SITUATED against the backdrop of Table Mountain, the University of Cape Town (UCT) casts a long shadow over the South African academic landscape.

The oldest university in South Africa, established in 1829, it is rated highest in terms of international rankings, and is the only African university in the top 200 universities in the world.

The numbers speak for themselves. In 2011, the university had 379 rated researchers; 29 research chairs; received R224m in National Research Foundation funding; R135m in postgraduate funding; and had research contracts worth more than R722m. Last year, the university could boast 32 A-rated researchers. No other university in the country comes close to these numbers.

Its gravitas attracts some of the best academics in the country and the world, and the staff Business Day spoke to enjoy where they work and the opportunities UCT has offered them.

Prof Alison Lewis, director of the crystallisation and precipitation unit in the department of chemical engineering, says: "I always wonder why people don’t want my job. I’m allowed to be creative and innovative and have the money … (UCT) encourages innovation. If you go out with a mission, they will help you."

Centre for Research in Computational and Applied Mechanics director Daya Reddy echoes Prof Lewis’ sentiments: "I’ve been here 33 years, and it is a superb research environment. There is the freedom to explore."

JP Franzidis, minerals to metals research chair, says: "I’ve been here 32 years, and seen a lot of how it works, and it’s pretty impressive. They get very good value out of the people."

Interestingly, UCT is one of the few universities in the country that does not pass its publishing incentives on to researchers.

"At UCT, academics do not get a cent of the publication incentive. The only incentive is acknowledgement in their performance review and promotion," says Piet Barnard, director of research contracts and intellectual property services.

Ed Rybicki, a professor in the molecular and cell biology department, says the problem with incentives is that researchers produce a greater number of papers of lower quality. "UCT takes the view you’ll be promoting bad research," he says.

But the lack of financial incentive does not seem to have damaged the university’s output: in 2011 it produced more than 1,250 research units.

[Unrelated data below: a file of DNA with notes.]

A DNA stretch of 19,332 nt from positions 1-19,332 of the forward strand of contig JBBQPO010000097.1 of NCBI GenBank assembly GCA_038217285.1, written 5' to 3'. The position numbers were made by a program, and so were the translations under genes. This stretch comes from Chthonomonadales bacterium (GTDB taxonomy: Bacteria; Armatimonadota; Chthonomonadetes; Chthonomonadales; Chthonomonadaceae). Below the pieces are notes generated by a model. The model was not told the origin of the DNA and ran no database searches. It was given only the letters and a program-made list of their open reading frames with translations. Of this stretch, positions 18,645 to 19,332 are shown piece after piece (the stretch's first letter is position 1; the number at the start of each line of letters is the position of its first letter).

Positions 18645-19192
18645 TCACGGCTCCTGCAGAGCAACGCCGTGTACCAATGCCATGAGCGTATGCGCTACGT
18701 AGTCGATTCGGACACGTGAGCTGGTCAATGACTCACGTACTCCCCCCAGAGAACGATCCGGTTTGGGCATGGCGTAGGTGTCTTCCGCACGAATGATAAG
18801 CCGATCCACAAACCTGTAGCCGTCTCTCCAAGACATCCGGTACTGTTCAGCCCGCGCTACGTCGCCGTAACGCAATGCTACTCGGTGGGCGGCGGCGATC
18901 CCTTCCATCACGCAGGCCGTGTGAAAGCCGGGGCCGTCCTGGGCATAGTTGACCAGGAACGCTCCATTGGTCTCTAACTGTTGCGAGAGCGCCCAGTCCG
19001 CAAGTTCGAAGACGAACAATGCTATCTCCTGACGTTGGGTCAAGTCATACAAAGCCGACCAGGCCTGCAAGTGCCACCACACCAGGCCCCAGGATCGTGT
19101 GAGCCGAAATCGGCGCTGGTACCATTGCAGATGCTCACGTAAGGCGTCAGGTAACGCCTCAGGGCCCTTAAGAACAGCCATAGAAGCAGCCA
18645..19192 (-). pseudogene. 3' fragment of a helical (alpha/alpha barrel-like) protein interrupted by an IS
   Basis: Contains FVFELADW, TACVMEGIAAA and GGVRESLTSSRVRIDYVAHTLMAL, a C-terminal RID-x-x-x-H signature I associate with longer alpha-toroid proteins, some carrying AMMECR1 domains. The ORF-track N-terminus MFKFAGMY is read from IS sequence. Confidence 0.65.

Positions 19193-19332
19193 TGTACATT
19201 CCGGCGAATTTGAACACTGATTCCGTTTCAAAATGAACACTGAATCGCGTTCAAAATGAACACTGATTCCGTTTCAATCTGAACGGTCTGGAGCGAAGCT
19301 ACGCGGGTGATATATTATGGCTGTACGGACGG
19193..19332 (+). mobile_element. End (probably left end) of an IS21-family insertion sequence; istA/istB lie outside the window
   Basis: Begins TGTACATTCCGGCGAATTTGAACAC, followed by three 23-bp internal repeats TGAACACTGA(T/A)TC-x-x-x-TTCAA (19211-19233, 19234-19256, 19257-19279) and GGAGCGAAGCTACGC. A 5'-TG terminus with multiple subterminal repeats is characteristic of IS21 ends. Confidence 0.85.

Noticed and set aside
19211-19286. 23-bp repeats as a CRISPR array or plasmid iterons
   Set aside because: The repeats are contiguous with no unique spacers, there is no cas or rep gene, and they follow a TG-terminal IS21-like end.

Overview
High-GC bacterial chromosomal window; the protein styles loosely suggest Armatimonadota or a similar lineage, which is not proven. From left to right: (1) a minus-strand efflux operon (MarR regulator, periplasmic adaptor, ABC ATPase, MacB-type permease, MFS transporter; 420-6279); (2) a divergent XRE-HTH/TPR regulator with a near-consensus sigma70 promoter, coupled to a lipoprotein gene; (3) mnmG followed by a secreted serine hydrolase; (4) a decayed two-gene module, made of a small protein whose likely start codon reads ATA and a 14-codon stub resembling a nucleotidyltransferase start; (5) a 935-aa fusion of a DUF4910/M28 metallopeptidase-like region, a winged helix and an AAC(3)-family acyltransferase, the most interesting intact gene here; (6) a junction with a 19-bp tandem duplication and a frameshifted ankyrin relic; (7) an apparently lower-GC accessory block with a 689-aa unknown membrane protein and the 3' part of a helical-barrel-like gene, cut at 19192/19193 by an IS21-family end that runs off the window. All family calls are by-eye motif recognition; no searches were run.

There is no doubt UCT’s reputation enables it to leverage funding and create opportunities for its academics. This reputation coupled with the excellence of its academic staff attracts many postgraduate students. Of the university’s roughly 25,000 students, 30% are postgraduates.

While postgraduate students are undeniably nurtured by UCT, they do feel the drawbacks of being part of such a large institution.

UCT employs more than 5,000 staff members, more than half of which are administrative staff. So, UCT is also a large bureaucracy.

But, unlike some universities, which are weighed down by their bureaucracies, UCT functions like a large, well-oiled machine.

But leviathan machines, because of their size, take time to get things done and to change direction. A minor example is if you need to park at UCT, you must organise with the person you are visiting to contact the parking office to get a parking permit — otherwise you will have to pay to park there.

A number of the research centres Business Day visited had their own administrative person, or shared one between centres to streamline their operations.

When asked to compare UCT to other South African universities, one senior, respected academic, who asked not to be named, said: "Stellenbosch (University) is doing a serious charge. They are agile. UCT tends to be reactive (because we think) ‘we’re good, we’re the best’.

"There is strategic thinking, but it isn’t as urgent as Stellenbosch or (the University of Johannesburg)."

However, the overwhelming impression of UCT is that it is a world-class institution, which does excellent research, is able to leverage industry funding for its projects, and can attract talented postgraduates and postdoctoral students from all over the world.